(mild spoilers ahead)
Unfriended: Dark Web (2018), a standalone sequel to 2015’s Unfriended, shifts from its predecessor’s focus on supernatural horror to a gritty and ruthless exploration of the corrupt side of not only the internet, but of human nature itself. In the film, a college student named Matias (Colin Woodell) steals a laptop from the lost-and-found section of his workplace. When he uses the laptop during a game with his friends via webcam, they discover that the laptop stores a collection of horrifying video files, as well as a direct link to the area of the dark web in which these videos are exchanged. As they travel deeper into the dark web, the owner of the laptop intervenes, intent on reclaiming the laptop at any cost.
Unfriended: Dark Web distinctly improves on the previous film with its emphasis on character development, realistic horror, and rising intensity. While not every main character is equally fleshed-out, the more detailed characters lend emotional weight to their desperate circumstances—particularly the two couples in the film, Nari (Betty Gabriel) and Serena (Rebecca Rittenhouse) and Matias and Amaya (Stephanie Nogueras), respectively. Both couples bring depth to the film—Nari and Serena’s relationship maintains hope and love amidst parental disapproval and family illness, and Matias and Amaya’s relationship involves the struggle between a deaf person and a hearing person to find both understanding and intimacy in their conflicting methods of communication. With the enhancement of the sincere performances by the aforementioned actors, the moments of emotion add a devastating punch to the terror ahead.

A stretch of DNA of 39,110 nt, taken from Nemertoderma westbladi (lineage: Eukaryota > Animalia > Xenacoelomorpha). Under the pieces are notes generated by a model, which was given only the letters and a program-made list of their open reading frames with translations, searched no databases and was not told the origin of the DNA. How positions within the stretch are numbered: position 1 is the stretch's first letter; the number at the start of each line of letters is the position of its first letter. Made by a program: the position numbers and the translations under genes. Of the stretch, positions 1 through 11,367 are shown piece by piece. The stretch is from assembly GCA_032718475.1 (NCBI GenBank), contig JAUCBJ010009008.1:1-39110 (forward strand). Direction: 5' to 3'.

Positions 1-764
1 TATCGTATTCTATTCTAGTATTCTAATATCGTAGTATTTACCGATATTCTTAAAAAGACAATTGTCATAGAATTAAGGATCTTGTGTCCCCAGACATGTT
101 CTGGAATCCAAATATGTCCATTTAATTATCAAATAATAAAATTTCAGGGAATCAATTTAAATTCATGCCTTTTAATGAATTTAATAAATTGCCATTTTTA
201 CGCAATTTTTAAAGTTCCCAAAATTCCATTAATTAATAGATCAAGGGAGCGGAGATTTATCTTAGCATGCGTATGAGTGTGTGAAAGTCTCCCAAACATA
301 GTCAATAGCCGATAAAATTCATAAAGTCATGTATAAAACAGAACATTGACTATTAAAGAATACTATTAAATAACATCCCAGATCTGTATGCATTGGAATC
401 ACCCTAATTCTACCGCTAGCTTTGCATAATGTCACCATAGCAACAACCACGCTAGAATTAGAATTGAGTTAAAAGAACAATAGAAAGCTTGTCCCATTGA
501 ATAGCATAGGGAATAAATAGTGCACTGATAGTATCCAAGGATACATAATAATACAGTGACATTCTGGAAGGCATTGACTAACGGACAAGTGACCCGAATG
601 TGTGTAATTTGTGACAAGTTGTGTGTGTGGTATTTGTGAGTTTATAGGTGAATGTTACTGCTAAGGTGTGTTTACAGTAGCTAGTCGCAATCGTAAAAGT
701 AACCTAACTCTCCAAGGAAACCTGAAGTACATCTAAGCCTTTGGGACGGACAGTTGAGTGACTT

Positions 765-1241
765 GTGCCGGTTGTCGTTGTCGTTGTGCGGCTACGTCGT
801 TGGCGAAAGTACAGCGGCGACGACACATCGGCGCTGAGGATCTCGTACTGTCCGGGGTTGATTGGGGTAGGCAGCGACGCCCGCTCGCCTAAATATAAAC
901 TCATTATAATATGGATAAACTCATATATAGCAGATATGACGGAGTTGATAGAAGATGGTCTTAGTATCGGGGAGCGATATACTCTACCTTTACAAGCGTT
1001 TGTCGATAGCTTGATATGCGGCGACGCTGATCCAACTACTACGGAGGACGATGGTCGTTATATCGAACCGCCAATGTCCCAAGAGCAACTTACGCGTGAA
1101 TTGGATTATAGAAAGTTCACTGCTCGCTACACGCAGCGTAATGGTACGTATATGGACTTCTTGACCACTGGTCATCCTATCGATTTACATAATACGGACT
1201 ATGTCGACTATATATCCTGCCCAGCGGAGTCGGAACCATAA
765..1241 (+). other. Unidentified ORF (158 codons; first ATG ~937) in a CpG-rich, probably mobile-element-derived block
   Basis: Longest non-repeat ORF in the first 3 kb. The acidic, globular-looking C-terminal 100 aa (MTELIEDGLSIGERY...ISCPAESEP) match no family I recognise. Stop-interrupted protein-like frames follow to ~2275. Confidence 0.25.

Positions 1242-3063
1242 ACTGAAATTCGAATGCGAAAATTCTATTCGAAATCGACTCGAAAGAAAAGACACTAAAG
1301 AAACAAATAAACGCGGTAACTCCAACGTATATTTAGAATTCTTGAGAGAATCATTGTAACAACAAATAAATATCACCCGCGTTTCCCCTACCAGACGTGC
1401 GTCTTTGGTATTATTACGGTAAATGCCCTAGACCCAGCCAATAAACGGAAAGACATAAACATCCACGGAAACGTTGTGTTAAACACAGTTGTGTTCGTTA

Although the pacing of the movie is initially slow, it gradually increases its momentum through a steadily-climbing sense of dread that releases an explosive chain of generally creative kills. As much of the horror plays upon modern fears in terms of the internet and technology (such as the possibility of being constantly watched through the webcam on one’s laptop or having one’s personal information exposed to potentially dangerous people), the storyline within the film is frightening in its relevance in the real world, and generates the eerie feeling that certain events in the movie are plausible outside of fiction.
Overall, Unfriended: Dark Web serves as not only an engaging reinvention of the previous film’s format, but as an entertaining and unnerving horror film in its own right.
(Writer’s note: I was so taken in by the paranoia of the film that, the moment that I came home from the screening of this film, I immediately placed masking tape over my laptop’s webcam.)